With funding from the U.S. Department of Agriculture, Mwika received training as a FFSs facilitator through the Kenya Semi-Arid Enhancement Support (K-SALES) project. The four-year project, implemented by Land O’Lakes International Development, seeks to increase agricultural productivity and expand trade in livestock products. Through K-SALES, Mwika was equipped with the necessary knowledge to train other farmers in the FFSs on farm management and improved livestock production techniques. Mwika has formed and trained over 10 FFSs in his area comprising of 384 farmers.


“After the training, I realized that I had taken for granted my livestock over the years. If only I knew some of the things I know now, I would have benefited a lot from my livestock then,” he says. As luck would have it, Mwika, had a chance to invest in his livestock for business. “I had to make some changes in my own home on how I reared my livestock in order to set an example to the farmers I trained.”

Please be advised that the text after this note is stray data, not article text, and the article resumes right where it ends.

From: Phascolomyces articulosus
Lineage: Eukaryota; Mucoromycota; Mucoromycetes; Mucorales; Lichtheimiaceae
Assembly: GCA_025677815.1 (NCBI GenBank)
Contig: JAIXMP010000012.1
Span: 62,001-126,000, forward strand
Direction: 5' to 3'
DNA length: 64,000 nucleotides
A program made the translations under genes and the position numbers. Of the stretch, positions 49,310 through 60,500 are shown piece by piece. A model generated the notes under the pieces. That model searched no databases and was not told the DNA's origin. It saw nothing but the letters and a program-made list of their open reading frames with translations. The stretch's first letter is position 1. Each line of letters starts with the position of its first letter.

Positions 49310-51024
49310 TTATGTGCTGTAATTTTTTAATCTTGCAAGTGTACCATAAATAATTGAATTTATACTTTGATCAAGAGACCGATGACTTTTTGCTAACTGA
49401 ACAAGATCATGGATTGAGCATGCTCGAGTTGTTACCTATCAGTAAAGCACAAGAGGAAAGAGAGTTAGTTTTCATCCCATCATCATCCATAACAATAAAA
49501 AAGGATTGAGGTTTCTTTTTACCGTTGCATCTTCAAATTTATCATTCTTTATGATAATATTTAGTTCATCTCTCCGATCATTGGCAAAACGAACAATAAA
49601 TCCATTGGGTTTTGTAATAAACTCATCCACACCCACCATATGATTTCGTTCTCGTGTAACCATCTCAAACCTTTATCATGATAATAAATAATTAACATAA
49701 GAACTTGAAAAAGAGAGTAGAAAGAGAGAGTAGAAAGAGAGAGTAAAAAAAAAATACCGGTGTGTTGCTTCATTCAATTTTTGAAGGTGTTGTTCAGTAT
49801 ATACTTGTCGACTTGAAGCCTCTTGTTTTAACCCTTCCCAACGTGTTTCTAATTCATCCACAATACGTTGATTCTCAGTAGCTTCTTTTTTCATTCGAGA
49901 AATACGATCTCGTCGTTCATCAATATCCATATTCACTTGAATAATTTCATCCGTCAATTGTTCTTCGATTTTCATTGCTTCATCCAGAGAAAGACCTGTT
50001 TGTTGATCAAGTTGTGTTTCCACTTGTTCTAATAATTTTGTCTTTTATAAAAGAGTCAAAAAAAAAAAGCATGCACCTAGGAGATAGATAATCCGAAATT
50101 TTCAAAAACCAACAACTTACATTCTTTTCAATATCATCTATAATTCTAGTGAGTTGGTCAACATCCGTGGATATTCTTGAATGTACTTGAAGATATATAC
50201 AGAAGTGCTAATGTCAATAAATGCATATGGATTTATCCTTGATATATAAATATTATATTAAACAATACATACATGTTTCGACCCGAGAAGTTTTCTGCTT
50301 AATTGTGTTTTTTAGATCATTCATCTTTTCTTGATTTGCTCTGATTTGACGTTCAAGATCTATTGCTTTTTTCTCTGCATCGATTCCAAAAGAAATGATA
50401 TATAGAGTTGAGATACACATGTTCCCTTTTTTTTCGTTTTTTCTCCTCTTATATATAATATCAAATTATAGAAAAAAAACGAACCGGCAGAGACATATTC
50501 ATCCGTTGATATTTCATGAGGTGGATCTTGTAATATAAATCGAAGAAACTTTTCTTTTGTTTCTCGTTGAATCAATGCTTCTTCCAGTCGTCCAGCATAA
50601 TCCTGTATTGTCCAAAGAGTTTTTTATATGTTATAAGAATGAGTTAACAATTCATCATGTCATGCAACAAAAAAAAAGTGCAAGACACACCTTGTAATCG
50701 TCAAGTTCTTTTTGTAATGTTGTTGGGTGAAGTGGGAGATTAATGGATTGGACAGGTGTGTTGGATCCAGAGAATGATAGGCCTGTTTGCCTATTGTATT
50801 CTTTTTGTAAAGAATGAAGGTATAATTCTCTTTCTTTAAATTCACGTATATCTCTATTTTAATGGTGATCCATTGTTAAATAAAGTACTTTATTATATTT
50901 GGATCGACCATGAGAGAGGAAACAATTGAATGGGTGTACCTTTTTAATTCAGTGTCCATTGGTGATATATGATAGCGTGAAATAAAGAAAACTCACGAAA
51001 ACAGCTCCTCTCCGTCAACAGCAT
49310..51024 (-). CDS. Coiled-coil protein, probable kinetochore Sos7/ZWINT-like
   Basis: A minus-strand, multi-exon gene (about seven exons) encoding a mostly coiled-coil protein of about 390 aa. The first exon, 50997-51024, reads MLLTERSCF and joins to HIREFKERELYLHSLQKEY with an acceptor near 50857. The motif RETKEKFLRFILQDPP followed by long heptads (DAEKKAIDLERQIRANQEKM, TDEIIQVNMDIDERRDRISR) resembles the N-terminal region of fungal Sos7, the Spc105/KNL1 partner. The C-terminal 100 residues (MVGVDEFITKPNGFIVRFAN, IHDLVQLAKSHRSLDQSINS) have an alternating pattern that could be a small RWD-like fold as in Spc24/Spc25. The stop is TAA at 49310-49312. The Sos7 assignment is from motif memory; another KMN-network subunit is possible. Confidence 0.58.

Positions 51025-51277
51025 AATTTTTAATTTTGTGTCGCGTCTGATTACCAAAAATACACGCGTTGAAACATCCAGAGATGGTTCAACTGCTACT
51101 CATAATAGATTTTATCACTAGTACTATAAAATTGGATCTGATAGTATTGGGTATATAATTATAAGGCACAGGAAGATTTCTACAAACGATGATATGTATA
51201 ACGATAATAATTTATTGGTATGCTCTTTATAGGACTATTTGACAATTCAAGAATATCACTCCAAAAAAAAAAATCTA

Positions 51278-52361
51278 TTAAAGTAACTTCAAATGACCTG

untitled-4Mwika is one of the 150 farmers benefiting from Maji ya Chumvi spraying and vaccination crush, which is less than 2km away and was constructed by K-SALES. “Before the training, we never used to spray or vaccinate our animals unless they fell sick. We are very grateful for the crush constructed by K-SALES for our community, as we can now spray and vaccinate our animals regularly with ease.” Currently, Mwika sprays his livestock at least thrice every month and noted the minimized illnesses brought about by pests and diseases.


He has embraced several lessons to help improve his livestock in terms of breeding. Last year, in order to upgrade his own local sheep, he bought an improved sheep breed, a dorper, which is hardy, fertile and fast-growing. The ewe has since given birth to lambs that are growing rather fast and fetching a higher price at the market. “Just last month, I fetched 3,000 shillings for a one-month-old lamb,” he stated. From these sales, Mwika has since acknowledged that livestock rearing is indeed rewarding, and he plans to increase the number of sheep he owns, adding that they can reproduce as often as three times in a year.